December 02, 2010
To read Governor Quinn’s press release, please click here.
Click here to read an article from the Chicago Tribune about Governor Quinn’s signing of the bill.
This editorial in the Sun-Times echoes the Civic Federation’s position that while the reforms in SB 3538 are a good first step, more must be done to restore solvency to pension systems in Illinois.
On Thursday, December 2, 2010, the Illinois General Assembly followed up on public employee pension reforms passed in April 2010 (Public Act 96-0889) by passing a bill (Senate Bill 3538, House Amendment 3) to create a second tier of pension benefits for police and firefighters across the state. The bill now awaits approval by Governor Quinn.
The reforms create a new tier of pension benefits for public safety employees hired on or after January 1, 2011 and change employer contribution amounts. SB 3538 applies to five types of public safety pension funds:
- Chicago Police Pension Fund (40 ILCS 5/5)
- Chicago Firefighter Pension Fund (40 ILCS 5/6)
- Downstate police pension funds (40 ILCS 5/3)
- Downstate firefighter pension funds (40 ILCS 5/4)
- Illinois Municipal Retirement Fund Sheriffs (40 ILCS 5/7-142.1)
This blog post describes changes to the Chicago Police and Fire Pension Funds. See the Illinois Municipal League for more information on the downstate and IMRF fund changes.
The major Chicago Police and Fire pension benefit provisions are shown in the table below. Two significant changes are the increase in the retirement age from 50 to 55 in order to receive full benefits (although required years of service are reduced from 20 to 10), and the reduction of final average salary from the highest 4 year average to the highest 8 year average, capped at $106,800 (indexed to inflation). The automatic annual cost of living adjustment (COLA) on a retiree’s annuity will change from 1.5% simple interest for employees born after January 1, 1955 to the lesser of 3% or one half of the increase in Consumer Price Index.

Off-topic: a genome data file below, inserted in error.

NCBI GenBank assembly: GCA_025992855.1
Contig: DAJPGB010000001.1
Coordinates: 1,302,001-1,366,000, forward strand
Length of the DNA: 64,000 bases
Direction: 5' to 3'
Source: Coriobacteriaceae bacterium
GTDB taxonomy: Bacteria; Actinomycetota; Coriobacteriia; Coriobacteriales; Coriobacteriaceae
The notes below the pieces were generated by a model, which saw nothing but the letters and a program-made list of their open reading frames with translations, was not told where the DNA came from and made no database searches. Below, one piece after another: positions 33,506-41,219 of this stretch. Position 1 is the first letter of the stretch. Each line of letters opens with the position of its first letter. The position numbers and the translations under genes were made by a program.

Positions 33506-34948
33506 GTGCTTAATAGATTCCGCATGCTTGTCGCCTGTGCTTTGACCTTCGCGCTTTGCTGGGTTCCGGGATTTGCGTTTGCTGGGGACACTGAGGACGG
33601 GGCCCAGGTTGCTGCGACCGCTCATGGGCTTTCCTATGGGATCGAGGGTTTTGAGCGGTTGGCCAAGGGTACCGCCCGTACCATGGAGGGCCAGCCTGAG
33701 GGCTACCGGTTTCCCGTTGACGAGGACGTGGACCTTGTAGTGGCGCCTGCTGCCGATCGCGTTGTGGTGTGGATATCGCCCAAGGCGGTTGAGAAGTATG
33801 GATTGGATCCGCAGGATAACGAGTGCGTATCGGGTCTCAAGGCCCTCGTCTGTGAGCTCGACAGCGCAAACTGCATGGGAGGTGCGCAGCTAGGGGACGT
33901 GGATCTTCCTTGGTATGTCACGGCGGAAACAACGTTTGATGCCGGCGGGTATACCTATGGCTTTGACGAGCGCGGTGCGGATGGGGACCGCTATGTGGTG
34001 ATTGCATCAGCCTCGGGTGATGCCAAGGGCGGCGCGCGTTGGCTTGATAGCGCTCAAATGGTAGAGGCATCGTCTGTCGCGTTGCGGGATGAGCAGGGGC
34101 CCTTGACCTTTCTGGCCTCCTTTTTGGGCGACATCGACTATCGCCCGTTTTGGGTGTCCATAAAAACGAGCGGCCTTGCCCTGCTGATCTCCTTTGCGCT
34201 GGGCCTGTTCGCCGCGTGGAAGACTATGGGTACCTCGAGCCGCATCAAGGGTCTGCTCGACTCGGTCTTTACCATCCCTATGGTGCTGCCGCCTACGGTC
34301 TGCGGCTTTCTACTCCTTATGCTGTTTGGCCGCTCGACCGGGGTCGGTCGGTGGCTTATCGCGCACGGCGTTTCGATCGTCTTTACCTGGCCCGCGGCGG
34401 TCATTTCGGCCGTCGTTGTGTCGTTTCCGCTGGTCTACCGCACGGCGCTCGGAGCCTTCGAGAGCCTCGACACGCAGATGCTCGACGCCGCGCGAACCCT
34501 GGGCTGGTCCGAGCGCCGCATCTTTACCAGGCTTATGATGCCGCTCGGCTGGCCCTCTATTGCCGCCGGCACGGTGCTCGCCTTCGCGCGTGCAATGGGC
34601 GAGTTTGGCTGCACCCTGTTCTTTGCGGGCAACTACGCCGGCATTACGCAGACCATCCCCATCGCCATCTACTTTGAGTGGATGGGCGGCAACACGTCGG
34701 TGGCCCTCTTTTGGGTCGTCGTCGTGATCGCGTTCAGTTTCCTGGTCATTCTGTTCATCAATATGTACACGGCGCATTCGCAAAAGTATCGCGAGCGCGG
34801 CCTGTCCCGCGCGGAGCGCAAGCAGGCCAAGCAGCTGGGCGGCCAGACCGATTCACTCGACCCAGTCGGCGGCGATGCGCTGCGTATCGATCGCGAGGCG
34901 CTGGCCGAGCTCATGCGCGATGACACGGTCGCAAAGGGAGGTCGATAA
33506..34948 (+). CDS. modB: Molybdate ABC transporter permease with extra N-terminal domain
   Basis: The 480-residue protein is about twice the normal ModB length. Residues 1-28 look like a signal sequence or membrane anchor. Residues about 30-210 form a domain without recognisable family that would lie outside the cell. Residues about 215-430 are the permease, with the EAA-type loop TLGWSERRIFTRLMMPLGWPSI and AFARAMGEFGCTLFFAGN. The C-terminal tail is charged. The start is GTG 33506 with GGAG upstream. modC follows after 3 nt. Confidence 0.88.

Employee contributions to the funds will remain at a total of 9.0% of pay for Chicago Police Fund members and 9.125% for Chicago Fire Fund members. SB 3583 will change the City of Chicago’s employer contributions significantly, however. The City’s contribution is currently a fixed multiple of the employee contributions made two years prior: a multiple of 2.26 for the Fire Fund and 2.00 for the Police Fund. These multiples have provided much less than is needed to adequately fund the plans for at least the last ten years (see this blog). SB 3583 would require the City to begin in 2015 making contributions sufficient to bring the funded ratio of each fund to 90% by the end of 2040, using a level percentage of payroll and projected unit credit method (see the Civic Federation’s Status of Local Pensions report for description of these methods). If the City fails to make its required contributions, the Illinois Comptroller would withhold State fund transfers to the City.
City officials have stated that this funding requirement would cause a 60% increase in Chicago’s property tax levy. Illinois Senate President Cullerton has stated that the legislature will consider a trailer bill in January to address the City’s concerns over this funding schedule.